Tag Archives: film

[Film] Editing: The Fragmentation of Time.

the luxury of documentary shooting: early morning en route to "keenjhar lake."

“It’s in Edit.”

A term that’s been thrown around so much around anyone who’s worked in media, film, tv etc.

But there’s a certain meat-packing assembly line mentality to the way this phrase does the rounds in an environment like TV.

In Pakistan, where TV channels have been bubbling towards climax like a pot of unwatched soup, sitting on an edit to finish a project has become this unlikely media community’s annoying daily chore.



I say unlikely because it’s precisely that.

set-up for a long-night of real-time capturing.


It’s been an arena where the most unlikely mix of people have come together around the common process of think-shoot-edit-deliver. Motorcycling lads from middle-class families trek from far away not only to make an earnest living, but sometimes also to be part of less regimented working mindset. 20-30 somethings from rich families come via chauffer or in any case a decent car. Mod-squad foreign return hipsters, sometimes even with foreign film degrees will work closely with a 48 year-old journalist who’s been working in Urdu print for the last 25 years. A local art-school graduate in her mid-20’s, engaged to be married soon, perhaps, will revise the edits of the night-time editor who attends classes for a BSc during the day, saving up for his sister’s wedding.


I know I’m pulling big fat cliche’s out of the air, but this is a good sampling of how it’s felt. Perhaps this is also because I’ve largely worked in environments that cater t0 a more youthful and/or westernized audience. In any case, amidst this constantly shifting melting pot of varying attitudes, backgrounds and perceptions about this field of work, editing, the kind of step-child of filmmaking, has become the most neglected process. For the glamour-seeking lot, glorifying themselves as “power-producers,” perpetually emanating an uber-busy, stressed out vibe, it’s much easier to tout a camera, be present on a shoot, and take ownership of that process. Editing, however, requires the complete opposite mindset: calm, durability, a long-attention span, a shit loads of patience. Things that will only come to you when there’s truly a vision present.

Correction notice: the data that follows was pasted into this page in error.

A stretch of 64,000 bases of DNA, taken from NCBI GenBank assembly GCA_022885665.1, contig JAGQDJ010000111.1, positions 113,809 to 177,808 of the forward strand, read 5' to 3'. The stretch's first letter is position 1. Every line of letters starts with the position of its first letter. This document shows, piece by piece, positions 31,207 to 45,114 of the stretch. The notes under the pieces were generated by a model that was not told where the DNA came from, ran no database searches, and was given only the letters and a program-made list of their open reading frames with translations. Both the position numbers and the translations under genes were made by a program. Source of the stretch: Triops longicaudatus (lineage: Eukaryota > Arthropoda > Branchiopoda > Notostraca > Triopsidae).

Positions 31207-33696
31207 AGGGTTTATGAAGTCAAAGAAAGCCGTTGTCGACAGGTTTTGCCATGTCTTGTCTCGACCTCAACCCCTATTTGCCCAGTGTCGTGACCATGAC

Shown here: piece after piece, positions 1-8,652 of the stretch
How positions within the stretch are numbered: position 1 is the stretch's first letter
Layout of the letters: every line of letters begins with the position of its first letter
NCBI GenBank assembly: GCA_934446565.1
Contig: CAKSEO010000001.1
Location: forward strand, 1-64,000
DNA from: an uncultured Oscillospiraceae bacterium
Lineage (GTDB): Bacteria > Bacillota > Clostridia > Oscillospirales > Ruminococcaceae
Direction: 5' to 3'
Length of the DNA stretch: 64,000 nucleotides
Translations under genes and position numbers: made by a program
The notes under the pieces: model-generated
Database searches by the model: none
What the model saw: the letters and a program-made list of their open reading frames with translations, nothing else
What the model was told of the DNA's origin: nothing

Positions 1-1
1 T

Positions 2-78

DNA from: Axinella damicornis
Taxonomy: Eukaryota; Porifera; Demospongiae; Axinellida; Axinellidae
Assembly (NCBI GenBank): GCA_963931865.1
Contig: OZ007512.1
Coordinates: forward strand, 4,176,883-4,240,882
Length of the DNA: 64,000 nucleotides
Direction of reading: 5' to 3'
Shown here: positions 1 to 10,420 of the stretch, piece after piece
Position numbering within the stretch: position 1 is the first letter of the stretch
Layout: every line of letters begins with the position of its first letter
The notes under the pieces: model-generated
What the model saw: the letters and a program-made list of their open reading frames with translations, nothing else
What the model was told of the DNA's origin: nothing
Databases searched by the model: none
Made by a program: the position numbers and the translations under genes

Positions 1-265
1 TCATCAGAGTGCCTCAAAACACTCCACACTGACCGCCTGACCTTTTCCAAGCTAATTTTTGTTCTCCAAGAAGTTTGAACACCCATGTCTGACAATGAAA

Although I’ve been stuck like glue to this process of creation, creativity, concept and execution, I sometimes think I’m in the wrong environment.

images from my college thesis of a moment in the subway, a plane window, a train... further fragmented as the backdrop for on-campus post-cards.



Editing is really like playing with time.

An infinite array of moods, rhythms, stories and messages lie in the juxtaposition of even two shots. It’s equally necessary, though, as I’ve learned (painfully slowly) to look at the bigger picture, and the relationship between bigger chunks of time.

But this fascination for breaking up time to such a degree, conveying experience in one never-ending montage of starts and stops…. this has eaten me (and my personal time) alive over the last few years. I seem to harbor a need to explore every possible variation of the way one picture can replace another in the viewer’s stream of consciousness. Maybe that’s why I’ve favoured styles such as split screen: when I can’t fit in all the variations that I like, I have two images running simultaneously. (I recognize, of course, that this is the poorest reason possible to use split-screen).